In May and June of 1971, as part of my training for the Indian Foreign Service, I had a five-month attachment with the district administration in Jabalpur. For three weeks, I had the opportunity to travel around the district of Bastar – then in Madhya Pradesh – with an already-legendary district collector, B.D. Sharma, a guardian and champion of the tribal communities living there.
Going through my old notes, I came across my report to the collector of Jabalpur, covering part of the period I was in Bastar. It reflects the shallow experience and even immaturity of a new entrant in the civil services, but it also captures the flavour of Bastar before it became the heart of the ‘Red Corridor’.
It also reflects how we have let down our tribal communities, who asked for nothing but a chance to live their own peaceful and uncluttered lives.
From: Fourth Fortnightly Report by Shri Shyam Saran, IFS Probationer undergoing District Training at Jabalpur (M.P.) 31.05.1971 to 15.06.1971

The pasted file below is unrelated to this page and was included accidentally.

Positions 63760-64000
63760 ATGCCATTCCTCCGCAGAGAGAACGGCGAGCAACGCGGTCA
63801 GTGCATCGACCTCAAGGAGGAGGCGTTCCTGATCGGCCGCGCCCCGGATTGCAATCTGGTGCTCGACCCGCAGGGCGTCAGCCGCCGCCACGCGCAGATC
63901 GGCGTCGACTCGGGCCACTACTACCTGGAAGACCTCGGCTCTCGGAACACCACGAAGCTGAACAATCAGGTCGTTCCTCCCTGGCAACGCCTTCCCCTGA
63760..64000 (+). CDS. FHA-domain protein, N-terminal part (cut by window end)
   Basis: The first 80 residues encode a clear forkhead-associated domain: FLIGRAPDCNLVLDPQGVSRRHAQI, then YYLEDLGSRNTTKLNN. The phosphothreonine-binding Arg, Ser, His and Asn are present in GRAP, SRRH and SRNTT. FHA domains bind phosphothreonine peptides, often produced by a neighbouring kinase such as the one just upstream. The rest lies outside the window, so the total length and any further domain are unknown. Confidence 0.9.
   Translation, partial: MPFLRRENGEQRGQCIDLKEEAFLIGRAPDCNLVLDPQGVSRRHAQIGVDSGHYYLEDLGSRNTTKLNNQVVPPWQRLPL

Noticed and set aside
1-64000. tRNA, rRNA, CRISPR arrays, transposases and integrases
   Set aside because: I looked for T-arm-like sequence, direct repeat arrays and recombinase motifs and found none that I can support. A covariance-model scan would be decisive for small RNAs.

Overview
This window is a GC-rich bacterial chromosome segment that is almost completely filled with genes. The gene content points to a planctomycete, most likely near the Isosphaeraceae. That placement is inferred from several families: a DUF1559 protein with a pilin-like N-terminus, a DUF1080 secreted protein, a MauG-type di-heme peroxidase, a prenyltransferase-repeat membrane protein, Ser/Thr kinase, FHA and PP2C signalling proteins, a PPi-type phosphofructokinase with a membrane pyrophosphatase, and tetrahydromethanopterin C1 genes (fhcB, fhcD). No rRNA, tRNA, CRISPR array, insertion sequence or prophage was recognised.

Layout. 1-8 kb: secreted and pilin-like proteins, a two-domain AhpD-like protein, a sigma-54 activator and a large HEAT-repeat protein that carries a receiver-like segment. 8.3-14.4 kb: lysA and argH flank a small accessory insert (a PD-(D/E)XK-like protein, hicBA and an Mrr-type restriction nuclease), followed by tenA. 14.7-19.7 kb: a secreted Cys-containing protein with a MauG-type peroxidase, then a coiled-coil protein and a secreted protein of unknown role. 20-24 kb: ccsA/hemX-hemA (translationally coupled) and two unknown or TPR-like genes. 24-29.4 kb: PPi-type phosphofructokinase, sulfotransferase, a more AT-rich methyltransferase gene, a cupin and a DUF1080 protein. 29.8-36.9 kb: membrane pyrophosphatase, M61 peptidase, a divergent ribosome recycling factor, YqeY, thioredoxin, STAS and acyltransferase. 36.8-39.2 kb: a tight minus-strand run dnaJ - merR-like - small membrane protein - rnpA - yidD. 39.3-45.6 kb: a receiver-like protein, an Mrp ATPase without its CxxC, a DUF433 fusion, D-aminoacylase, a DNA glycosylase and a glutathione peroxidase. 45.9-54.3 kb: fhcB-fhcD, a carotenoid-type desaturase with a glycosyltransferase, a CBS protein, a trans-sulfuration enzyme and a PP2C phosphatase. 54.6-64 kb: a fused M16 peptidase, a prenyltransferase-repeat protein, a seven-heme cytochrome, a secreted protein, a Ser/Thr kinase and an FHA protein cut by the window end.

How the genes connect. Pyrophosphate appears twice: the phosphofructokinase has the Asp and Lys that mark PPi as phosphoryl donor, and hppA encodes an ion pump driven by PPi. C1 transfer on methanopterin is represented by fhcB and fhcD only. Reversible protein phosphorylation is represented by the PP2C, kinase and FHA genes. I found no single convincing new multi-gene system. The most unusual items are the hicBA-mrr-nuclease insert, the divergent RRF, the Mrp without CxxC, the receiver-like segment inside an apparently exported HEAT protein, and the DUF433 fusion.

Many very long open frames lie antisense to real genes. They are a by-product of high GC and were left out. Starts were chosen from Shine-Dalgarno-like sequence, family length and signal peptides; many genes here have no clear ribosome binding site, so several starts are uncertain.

… Tribal society and life follows what at first sight seems a very dreary and drab routine. See them after the sun sets, and any impression that one might have had about a drab life disappears. The gentle breeze carries the strains of a now forgotten primeval music – the gentle throb of the drums, the long wail of the ‘tori’, the tribal horn and the high pitched singing of voices freed by the magic salfi, collected from the tree that stands in every tribal courtyard and then fermented.
Youth has a special place in the tribal community. Each village has a sort of youth club which is known as the Ghotul, made famous by Elvin’s dubious researches. Every evening, pubescent boys and girls gather in the ghotul. It’s taboo for any elder to enter. They sit around the camp fire, talking of love and romance, narrating stories from the inexhaustible tribal folklore, drinking the soothing and exhilarating salfi, signing songs whose words they make up spontaneously and dance in gay abandon till late at night.